Wednesday, March 26, 2014

Another Revolutionary Patriot Gone

The Marietta Intelligencer, August 22, 1850

Died at his residence in Watertown, on Tuesday, the 30th July, Col. Simeon Deming, in the 88th year of his age.  He was a native of Sandisfield, Berkshire County, Massachusetts, and emigrated with his family in the fall and winter of 1796 and 1797, to the then Northwest Territory, and with two others, opened the first Wagon Road West from Marietta.

Nurtured in the school of the revolution, he early imbibed the spirit of those times, and when a youth, participated in the trials and dangers of a campaign on the Northern frontier of New York, and was led into an ambuscade of Tories and Indians, when Col. Brown and others of the Massachusetts volunteers were killed.

Particularly fond in early life of Martial display, he devoted considerable attention to the subject - and held commissions from Gov. Hancock of Massachusetts - and also from acting Gov. Sargent of the Territory, older than any man living at this time.  Arden in his sympathies, he was sincere and confiding in his principles, of diffident and unobtrusive manners, he rather shunned than courted the attentions of others.  Domestic in his feelings he always sought and found his greatest enjoyment in the endearments of home - rendered doubly endearing by the enchanting melody of his own sweet musical powers, which were of a highly cultivated order and for many years, the favorite exercise of his leisure hours.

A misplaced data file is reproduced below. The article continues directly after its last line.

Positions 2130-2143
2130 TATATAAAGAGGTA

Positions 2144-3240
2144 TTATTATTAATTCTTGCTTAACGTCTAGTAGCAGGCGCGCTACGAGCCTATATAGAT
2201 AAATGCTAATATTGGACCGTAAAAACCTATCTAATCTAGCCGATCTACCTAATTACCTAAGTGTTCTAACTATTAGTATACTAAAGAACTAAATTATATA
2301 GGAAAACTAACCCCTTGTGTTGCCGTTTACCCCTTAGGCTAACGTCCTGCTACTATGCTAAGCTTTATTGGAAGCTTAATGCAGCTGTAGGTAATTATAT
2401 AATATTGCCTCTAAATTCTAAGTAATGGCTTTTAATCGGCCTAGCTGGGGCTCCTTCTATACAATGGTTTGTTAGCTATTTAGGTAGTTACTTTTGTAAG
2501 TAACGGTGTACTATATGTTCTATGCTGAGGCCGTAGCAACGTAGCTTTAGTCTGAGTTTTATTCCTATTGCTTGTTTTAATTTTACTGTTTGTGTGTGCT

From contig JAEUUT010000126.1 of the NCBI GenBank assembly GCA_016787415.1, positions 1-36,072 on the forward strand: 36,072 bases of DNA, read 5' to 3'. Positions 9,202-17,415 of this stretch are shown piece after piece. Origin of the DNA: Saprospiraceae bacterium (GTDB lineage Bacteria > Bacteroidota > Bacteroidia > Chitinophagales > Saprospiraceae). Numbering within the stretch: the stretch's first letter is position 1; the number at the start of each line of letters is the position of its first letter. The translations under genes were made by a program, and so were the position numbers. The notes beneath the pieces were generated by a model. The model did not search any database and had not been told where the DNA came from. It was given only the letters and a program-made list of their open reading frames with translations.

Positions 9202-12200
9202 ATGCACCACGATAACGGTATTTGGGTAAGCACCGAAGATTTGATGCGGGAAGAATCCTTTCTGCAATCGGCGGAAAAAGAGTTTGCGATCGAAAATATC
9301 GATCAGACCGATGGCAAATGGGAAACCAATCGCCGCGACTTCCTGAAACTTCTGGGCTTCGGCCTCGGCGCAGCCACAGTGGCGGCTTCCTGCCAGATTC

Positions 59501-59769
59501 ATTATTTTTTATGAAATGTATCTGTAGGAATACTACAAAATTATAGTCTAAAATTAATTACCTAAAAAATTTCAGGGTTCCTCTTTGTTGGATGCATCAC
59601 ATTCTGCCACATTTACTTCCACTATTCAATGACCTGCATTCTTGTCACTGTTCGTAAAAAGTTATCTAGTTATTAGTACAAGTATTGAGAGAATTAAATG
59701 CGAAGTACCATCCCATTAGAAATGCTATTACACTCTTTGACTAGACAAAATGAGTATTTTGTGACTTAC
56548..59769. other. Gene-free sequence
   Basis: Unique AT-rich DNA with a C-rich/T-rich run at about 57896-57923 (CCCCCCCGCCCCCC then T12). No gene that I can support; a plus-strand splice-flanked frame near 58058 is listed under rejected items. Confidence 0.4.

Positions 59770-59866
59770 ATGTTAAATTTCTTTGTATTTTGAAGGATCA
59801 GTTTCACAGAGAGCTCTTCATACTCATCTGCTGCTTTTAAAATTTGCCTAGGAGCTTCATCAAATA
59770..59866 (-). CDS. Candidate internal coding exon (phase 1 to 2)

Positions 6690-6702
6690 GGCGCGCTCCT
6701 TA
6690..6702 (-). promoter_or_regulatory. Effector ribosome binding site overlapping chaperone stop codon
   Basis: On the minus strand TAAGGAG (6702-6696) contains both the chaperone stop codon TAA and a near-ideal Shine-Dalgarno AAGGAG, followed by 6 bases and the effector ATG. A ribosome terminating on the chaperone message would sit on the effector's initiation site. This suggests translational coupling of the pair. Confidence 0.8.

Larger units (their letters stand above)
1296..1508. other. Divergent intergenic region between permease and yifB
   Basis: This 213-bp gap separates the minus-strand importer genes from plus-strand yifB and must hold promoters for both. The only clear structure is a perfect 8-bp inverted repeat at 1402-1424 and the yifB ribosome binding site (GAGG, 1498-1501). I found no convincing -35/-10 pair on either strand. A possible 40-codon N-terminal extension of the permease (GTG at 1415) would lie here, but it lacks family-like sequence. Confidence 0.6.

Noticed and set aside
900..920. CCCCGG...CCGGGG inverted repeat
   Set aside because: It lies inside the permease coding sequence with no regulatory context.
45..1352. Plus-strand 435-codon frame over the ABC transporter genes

Strictly puritan in his education, the high moral standard of that age, marked all his conduct through life, but he renounced all confidence in the efficacy of his own moral goodness, by a public profession of faith in the atoning merits of one whose Righteousness is perfect.  Temperate and uniform in all his habits, he enjoyed almost uninterrupted good health, and though for the last twenty years, he lived secluded from the world (by reason of deafness) and had wholly resigned all its cares, still it was his pleasure to be diligent in business, with no other object or motive than the luxury of doing good.  He seemed to live a relic of other days, and could say, "all the days of my appointed time will I wait," till my change comes.  And when the summons came, he understood its meaning, and without moving a muscle he quietly fell asleep in about twelve hours after its announcement.


Watertown, Aug. 14.

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